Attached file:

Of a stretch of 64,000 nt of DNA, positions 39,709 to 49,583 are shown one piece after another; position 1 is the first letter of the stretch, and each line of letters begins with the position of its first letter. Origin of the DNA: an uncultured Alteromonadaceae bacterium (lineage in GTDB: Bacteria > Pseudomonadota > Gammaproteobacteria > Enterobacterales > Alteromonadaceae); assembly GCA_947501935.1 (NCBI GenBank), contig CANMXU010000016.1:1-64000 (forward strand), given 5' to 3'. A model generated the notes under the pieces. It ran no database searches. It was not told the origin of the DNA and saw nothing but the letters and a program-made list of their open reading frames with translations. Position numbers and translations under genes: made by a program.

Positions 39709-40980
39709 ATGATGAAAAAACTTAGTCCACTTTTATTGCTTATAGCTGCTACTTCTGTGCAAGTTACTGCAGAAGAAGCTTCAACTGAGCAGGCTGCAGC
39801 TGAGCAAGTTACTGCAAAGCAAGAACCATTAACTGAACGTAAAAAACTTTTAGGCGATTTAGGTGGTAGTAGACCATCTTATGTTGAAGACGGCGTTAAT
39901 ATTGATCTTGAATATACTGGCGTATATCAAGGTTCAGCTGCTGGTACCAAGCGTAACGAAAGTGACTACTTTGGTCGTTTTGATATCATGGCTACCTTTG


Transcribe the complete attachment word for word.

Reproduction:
Of a stretch of 64,000 nt of DNA, positions 39,709 to 49,583 are shown one piece after another; position 1 is the first letter of the stretch, and each line of letters begins with the position of its first letter. Origin of the DNA: an uncultured Alteromonadaceae bacterium (lineage in GTDB: Bacteria > Pseudomonadota > Gammaproteobacteria > Enterobacterales > Alteromonadaceae); assembly GCA_947501935.1 (NCBI GenBank), contig CANMXU010000016.1:1-64000 (forward strand), given 5' to 3'. A model generated the notes under the pieces. It ran no database searches. It was not told the origin of the DNA and saw nothing but the letters and a program-made list of their open reading frames with translations. Position numbers and translations under genes: made by a program.

Positions 39709-40980
39709 ATGATGAAAAAACTTAGTCCACTTTTATTGCTTATAGCTGCTACTTCTGTGCAAGTTACTGCAGAAGAAGCTTCAACTGAGCAGGCTGCAGC
39801 TGAGCAAGTTACTGCAAAGCAAGAACCATTAACTGAACGTAAAAAACTTTTAGGCGATTTAGGTGGTAGTAGACCATCTTATGTTGAAGACGGCGTTAAT
39901 ATTGATCTTGAATATACTGGCGTATATCAAGGTTCAGCTGCTGGTACCAAGCGTAACGAAAGTGACTACTTTGGTCGTTTTGATATCATGGCTACCTTTG